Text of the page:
Chesapeake Rivers Alive with Stripers

Photo by Maryland DNR Fisheries Service flickr.

By Dennis Doyle 

The headwater shallows of the Bay tributaries cool faster than the deeper areas so fledgling baitfish that are uncomfortable in their usual nursery waters are schooling and moving downstream, heading toward their wintering grounds. The rockfish are moving up out of the mainstream channels to meet them to feed up for colder weather. It is an encounter to behold.

At the mouth of a river or tributary is where these species collide, especially in the afternoons and evenings. Seabirds flock to the areas to dine on the collateral damage. The mouth of the eastern Bay is one of the larger areas of this seafood cafeteria with rockfish into the high teens swarming the area daily.

Cruising those areas and marking larger fish near the bottom is also a productive technique for deep jigging better fish with soft plastics to 7 inches. White and chartreuse seem to be the best colors, taking fish to the mid-20s, a size that’s been difficult to find this season.

Poplar Island is equally as productive for quality-sized rockfish, taking trolled medium-sized umbrella rigs and tandem bucktails of similar colors. 

The fish are holding at various depths depending on where they’ve been locating baitfish, so pay attention to your electronic finders. 

Thomas Point, the mouth of the Severn, is another target-rich area as is higher up the Severn where the channel narrows, or any entrance to a trib. Watch for seabirds or watch your finder.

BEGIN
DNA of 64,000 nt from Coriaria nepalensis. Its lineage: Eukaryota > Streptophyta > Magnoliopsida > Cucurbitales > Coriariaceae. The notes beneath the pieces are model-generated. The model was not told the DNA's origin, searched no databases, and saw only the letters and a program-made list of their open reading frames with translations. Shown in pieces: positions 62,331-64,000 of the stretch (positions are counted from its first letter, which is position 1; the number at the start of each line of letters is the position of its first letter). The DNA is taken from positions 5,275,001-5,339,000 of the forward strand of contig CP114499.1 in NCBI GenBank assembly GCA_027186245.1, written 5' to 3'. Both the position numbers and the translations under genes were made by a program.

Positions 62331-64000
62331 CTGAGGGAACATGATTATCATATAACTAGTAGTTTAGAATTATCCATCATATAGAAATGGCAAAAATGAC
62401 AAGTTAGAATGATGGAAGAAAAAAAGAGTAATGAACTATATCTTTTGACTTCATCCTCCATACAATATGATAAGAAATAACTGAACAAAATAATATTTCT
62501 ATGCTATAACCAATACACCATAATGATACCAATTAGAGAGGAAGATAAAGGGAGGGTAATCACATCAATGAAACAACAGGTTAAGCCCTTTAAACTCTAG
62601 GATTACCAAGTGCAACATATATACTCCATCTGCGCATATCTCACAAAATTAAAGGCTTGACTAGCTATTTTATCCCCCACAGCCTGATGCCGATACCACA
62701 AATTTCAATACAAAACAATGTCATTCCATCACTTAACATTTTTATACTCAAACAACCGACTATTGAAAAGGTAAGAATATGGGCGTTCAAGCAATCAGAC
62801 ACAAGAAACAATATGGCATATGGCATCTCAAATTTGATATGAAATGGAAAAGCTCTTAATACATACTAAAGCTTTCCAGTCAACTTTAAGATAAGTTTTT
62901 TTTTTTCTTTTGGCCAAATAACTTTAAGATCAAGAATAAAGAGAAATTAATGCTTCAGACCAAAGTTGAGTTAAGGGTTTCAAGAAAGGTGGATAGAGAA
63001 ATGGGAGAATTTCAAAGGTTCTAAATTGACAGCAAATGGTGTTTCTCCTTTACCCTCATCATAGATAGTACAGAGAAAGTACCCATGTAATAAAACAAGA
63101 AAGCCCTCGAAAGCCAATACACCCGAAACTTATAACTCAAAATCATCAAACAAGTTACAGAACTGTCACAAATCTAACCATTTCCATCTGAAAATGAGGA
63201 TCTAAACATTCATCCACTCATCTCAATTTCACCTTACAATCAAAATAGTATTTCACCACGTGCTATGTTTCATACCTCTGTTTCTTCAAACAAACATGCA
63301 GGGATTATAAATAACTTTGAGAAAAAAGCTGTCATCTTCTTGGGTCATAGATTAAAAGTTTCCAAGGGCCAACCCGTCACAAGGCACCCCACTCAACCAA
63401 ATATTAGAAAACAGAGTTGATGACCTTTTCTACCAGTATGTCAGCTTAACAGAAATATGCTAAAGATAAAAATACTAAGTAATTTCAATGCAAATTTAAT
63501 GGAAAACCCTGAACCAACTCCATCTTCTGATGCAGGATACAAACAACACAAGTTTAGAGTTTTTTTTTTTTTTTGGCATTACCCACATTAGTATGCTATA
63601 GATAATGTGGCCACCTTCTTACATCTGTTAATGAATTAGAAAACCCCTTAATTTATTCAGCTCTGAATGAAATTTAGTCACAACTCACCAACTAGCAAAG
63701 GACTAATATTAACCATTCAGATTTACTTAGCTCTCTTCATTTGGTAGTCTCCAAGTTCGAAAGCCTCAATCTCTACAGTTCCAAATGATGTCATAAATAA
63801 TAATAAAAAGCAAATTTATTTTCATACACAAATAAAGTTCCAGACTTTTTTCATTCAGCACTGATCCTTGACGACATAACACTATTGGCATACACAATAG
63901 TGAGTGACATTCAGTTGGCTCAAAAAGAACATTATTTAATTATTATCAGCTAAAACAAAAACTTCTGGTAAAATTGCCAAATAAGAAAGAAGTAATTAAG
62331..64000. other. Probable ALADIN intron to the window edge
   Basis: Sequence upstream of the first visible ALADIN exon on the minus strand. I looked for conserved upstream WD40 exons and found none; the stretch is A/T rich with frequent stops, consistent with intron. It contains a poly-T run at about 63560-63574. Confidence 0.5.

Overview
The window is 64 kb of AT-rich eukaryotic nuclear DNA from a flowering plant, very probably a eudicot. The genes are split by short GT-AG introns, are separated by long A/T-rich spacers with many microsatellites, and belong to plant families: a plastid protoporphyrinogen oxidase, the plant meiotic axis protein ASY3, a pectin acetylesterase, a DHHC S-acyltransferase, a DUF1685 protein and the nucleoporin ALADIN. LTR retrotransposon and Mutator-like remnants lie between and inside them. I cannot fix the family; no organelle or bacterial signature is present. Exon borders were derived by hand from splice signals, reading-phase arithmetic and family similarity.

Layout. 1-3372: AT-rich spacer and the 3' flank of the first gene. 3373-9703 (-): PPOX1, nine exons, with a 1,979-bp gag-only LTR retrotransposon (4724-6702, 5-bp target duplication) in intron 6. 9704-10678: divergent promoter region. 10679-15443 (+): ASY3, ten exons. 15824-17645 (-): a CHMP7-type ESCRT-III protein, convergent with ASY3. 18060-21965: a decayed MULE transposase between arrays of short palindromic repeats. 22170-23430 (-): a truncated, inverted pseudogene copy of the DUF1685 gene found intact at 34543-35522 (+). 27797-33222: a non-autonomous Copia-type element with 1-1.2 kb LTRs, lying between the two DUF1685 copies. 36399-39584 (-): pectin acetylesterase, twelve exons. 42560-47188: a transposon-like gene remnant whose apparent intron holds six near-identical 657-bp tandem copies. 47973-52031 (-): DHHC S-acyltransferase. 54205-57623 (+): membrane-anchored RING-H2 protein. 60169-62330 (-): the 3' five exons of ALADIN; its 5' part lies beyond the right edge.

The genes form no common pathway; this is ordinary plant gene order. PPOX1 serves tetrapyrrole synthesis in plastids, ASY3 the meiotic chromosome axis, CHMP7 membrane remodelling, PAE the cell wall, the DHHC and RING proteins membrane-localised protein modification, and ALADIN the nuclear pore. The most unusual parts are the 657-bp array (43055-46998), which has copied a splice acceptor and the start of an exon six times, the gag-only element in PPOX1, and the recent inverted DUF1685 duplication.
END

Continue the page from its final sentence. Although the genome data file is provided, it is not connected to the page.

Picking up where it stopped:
Any sign of a rip or a seam is also a good place to try. As the evening deepens try plugging the shallows at any hint of a point or tributary mouth or section of heavy rip rap. This is prime topwater time both in the late afternoons and early mornings.

After dark, bright dock lights in all the tribs can attract some sizable critters feeding on the baitfish that crowd there for safety. This is a situation made for fly casting as judging the distance to avoid fouling lures on the docks and bulkheads in the dark becomes difficult for spinning and casting rigs. And don’t throw your streamers at the lights, that’s where the teenies hang out, target the edge of the illuminated waters, where the big fellas lurk. Clear intermediate lines are best and keep the flies to 3 and 4 inches in white, chartreuse, and natural colors.

The mouth of the Chester near Love Point, 6 to 20 feet, is another excellent gathering place for feeding stripers most afternoons and fish into the low 20s can be harvested there, usually under birds. Half-ounce jig heads with 5- and 6-inch paddle tails and assassins in various hues are just the tickets as are similar-sized surface plugs. Squash your barbs, there’ll be a lot of throwbacks. And be careful, the seabirds will grab your jigs and plugs if they can and they won’t be happy about it.

On the western side, the mouth of the Magothy is a good choice with some nice keeper rockfish showing up along the channel edges up till dark. Jigs work well as does live-lining small perch or big minnows.

Early morning live-lining eels get some nice rock among the piers of the Bay Bridge, some into the mid-30s. Afternoons bottom-bouncing jigs tipped with minnows or small perch, deep along the same piers doing the same. 

Patience and persistence are essential to both endeavors. This is the last hurrah, winter is coming. Get your last licks in or be sorry. May is a long time away.